We would all love to run our heating and air conditioning units at full blast and make our homes and businesses frosty cool in the summer and toasty warm in the winter. But this uses an excessive amount of energy. The good news is that there's usually an agreeable setting on your thermostat where you can live and work comfortably, yet save money on your heating and cooling costs.
The ideal thermostat temperature setting in the winter is 68 degrees and in the summer, it's 78 degrees. Depending on how effectively your HVAC system works and how insulated your building is, you can tweak this recommendation. However, this suggestion seeks to reach a compromise between feeling comfortable and saving as much money as possible on your utility bills.
If you're cold in the winter and you want to warm things up quickly, you might wish to set your thermostat to a high temperature. And in the summer, when you're hot and want to cool down ASAP, you might choose to set your thermostat to a low temperature. While logic says using these extreme settings will help heat or cool your building faster, this is not the case. What often happens is that the interior area cools and heats at the same rate as usual, but then overshoots the desired temperature, wasting energy.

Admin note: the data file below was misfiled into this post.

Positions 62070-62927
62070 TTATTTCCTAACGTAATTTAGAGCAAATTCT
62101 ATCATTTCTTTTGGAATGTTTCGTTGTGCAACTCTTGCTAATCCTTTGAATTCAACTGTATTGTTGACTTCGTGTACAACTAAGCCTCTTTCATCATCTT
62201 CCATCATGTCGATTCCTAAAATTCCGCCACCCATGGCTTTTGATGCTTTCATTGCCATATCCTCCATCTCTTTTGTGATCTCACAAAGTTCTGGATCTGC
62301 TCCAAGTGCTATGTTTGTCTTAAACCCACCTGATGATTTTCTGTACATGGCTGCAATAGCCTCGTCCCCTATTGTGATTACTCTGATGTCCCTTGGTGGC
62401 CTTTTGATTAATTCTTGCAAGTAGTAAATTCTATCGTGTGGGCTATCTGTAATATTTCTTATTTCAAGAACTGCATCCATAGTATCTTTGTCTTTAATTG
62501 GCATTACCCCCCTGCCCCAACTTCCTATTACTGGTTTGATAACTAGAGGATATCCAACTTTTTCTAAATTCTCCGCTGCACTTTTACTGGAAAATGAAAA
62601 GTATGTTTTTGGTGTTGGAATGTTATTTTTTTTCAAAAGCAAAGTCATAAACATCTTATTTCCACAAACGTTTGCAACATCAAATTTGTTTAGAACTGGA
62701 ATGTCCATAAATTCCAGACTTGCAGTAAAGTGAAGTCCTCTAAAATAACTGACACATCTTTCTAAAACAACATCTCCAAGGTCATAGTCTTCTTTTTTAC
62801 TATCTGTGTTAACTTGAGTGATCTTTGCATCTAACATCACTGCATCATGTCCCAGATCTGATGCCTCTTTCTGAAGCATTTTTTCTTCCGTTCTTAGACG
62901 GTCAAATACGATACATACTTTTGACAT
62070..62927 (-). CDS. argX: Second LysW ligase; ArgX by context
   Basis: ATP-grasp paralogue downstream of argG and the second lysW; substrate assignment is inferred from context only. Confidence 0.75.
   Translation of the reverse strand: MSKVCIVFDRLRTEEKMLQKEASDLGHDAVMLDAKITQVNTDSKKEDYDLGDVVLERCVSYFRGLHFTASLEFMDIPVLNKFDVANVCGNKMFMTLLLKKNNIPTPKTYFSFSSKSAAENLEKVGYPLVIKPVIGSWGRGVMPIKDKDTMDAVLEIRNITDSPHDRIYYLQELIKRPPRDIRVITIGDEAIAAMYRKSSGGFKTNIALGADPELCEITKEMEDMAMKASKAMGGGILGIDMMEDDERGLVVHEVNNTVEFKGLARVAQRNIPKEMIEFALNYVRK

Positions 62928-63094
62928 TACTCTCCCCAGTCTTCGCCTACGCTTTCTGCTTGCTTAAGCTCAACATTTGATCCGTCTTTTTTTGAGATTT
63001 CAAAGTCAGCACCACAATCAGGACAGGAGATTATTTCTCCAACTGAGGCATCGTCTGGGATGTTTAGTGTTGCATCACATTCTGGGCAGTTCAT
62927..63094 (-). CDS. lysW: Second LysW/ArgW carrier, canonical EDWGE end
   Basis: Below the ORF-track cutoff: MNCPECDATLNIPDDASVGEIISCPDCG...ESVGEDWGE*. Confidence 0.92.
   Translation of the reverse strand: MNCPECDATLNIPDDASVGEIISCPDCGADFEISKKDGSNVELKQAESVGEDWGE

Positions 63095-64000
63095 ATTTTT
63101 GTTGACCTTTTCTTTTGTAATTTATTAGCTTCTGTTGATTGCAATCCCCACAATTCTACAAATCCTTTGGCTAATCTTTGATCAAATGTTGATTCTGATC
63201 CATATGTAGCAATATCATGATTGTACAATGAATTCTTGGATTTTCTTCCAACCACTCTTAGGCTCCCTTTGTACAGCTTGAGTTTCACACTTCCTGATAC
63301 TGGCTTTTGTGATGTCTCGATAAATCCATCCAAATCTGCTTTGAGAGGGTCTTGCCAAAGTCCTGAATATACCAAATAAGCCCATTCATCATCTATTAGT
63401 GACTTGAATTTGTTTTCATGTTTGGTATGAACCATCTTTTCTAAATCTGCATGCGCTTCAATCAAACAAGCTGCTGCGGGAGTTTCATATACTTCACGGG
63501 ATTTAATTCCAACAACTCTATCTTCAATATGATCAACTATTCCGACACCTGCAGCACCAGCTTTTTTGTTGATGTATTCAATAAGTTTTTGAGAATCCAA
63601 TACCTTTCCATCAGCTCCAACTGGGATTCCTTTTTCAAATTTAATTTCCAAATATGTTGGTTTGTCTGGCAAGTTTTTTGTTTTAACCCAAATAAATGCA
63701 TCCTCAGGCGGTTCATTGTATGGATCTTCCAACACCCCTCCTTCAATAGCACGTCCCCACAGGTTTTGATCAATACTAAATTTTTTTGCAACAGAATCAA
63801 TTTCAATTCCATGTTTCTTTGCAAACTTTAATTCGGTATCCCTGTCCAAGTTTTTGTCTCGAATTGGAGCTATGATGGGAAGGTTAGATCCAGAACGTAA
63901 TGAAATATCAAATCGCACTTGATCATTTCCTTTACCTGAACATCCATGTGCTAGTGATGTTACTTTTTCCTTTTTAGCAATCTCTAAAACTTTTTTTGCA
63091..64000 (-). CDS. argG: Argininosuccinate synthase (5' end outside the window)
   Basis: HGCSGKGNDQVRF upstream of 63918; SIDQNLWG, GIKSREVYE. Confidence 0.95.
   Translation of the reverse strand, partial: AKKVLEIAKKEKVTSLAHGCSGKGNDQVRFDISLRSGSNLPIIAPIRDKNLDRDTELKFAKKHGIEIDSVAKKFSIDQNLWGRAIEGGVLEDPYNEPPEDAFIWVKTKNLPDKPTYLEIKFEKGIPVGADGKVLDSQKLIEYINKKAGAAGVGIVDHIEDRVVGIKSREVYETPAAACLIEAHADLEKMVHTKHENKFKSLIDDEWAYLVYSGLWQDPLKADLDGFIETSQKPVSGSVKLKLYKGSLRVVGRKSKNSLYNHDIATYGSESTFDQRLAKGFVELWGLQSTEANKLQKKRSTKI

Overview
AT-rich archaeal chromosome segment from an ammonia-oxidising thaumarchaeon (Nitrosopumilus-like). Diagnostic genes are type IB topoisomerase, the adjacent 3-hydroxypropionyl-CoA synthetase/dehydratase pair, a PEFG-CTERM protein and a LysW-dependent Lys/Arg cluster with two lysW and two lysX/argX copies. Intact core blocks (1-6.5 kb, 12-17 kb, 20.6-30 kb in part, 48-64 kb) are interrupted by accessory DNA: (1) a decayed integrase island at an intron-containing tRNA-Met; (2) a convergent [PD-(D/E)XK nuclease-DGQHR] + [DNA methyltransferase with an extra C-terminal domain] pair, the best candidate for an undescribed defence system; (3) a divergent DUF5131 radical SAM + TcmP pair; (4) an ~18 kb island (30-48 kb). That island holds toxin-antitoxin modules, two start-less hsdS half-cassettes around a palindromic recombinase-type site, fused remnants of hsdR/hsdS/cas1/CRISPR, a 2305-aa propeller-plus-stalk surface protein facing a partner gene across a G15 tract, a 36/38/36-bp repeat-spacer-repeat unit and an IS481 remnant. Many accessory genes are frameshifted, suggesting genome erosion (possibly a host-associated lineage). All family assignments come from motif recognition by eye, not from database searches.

According to Energy.gov, if you have a heat pump, you won't save energy by setting the temperature back in the winter. This is because when you run your heat pump at a lower setting to make it cooler in your building, the heat pump actually runs less efficiently.
And with steam heating and radiant floor heating systems, there can be a delay in the time it takes for things to heat up. So when setting the temperature back on the thermostat in the winter, you will need to factor this time delay for things to get warm.
Your heating and air conditioning system has unique quirks when it comes to running most efficiently. To learn more about these characteristics, contact our team at Climate Control at your earliest convenience.Back to Posts